We are delighted to be bringing our award-winning, 5-star musical Clean! to Watford on 2 October. A rousing celebration of women’s resilience and sisterhood, it won the Outstanding Show award at Brighton Fringe in June and attracted a string of five star reviews.
People likened it to Les Miserables, Six and Emilia.
Clean: The Musical explores the lives of seven women living in the historic Roundhill (or Laundry Hill) area of Brighton through different eras.
Highlighting how much has and hasn’t changed from 1880 to today, it is a rousing celebration of women’s resilience through difficult times. Sisterhood is a common theme – from laundry to women’s hospital to modern female friendships. Other themes include suffrage, sexuality, mental health, domestic violence and – topically – the smallpox outbreak in 1950, which has eery parallels with COVID seventy years later. In exploring these stories we see how universal and ‘modern’ these women’s experiences actually are.
“touched everyone’s hearts”; “has the spirit of Les Miserables, and a strong potential to be taken into the West End” – ***** – Broadway Baby
“a triumph in every sense“; ” a spine tingling musical soundscape”; “more than deserves to be seen by a very wide audience” – ***** – Latest Brighton
“This should be in the West End”; “I’ve never heard a new musical come up to this one”; “a masterwork”; “a true homage to the women it celebrates” – Outstanding Show – Fringe Review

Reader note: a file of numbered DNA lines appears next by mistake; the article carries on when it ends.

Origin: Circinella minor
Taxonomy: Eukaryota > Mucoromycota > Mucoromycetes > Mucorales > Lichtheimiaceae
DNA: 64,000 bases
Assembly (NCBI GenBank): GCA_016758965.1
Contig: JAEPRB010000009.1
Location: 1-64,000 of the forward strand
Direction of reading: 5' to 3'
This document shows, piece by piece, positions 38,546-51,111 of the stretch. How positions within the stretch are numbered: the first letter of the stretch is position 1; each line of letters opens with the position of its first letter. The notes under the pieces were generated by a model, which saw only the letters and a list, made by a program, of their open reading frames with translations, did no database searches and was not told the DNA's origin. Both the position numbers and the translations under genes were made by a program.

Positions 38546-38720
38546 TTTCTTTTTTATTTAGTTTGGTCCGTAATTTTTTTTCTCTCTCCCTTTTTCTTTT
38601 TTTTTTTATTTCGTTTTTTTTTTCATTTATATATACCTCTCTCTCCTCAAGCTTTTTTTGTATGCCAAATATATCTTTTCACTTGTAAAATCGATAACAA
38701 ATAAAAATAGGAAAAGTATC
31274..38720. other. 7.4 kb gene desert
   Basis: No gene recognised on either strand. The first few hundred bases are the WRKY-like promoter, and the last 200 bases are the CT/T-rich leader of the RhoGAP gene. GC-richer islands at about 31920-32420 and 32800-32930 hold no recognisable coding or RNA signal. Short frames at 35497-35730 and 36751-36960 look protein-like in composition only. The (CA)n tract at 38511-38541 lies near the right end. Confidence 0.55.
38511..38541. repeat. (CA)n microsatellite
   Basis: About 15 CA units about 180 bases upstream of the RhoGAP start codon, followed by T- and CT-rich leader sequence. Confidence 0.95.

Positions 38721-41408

Roundhill is a conservation area with a rich history of service industries. It was home to a large number of laundries from the late 19th century, which provided work for local women, often independent of their husbands. The Tivoli laundry was involved in the
1950 smallpox outbreak.
Roundhill was also the site of the first dedicated hospital for women with mental health issues, opened in 1905 by Dr Helen Boyle and her partner Dr Mabel Jones. A blue plaque is due to be unveiled later this year on the house where the hospital stood.
Clean tells the stories of real and fictional women of varying ages and at different times in the area’s history and features fourteen original songs, from feminist anthems to heartwrenching ballads.
Music by Simon Scardanelli (prolific singer-songwriter/composer and member of 80s band Big Bam Boo).
Book and lyrics by Sam Chittenden (Unquiet Slumbers, Sary, Underworlds, Metamorphosis, So You Say).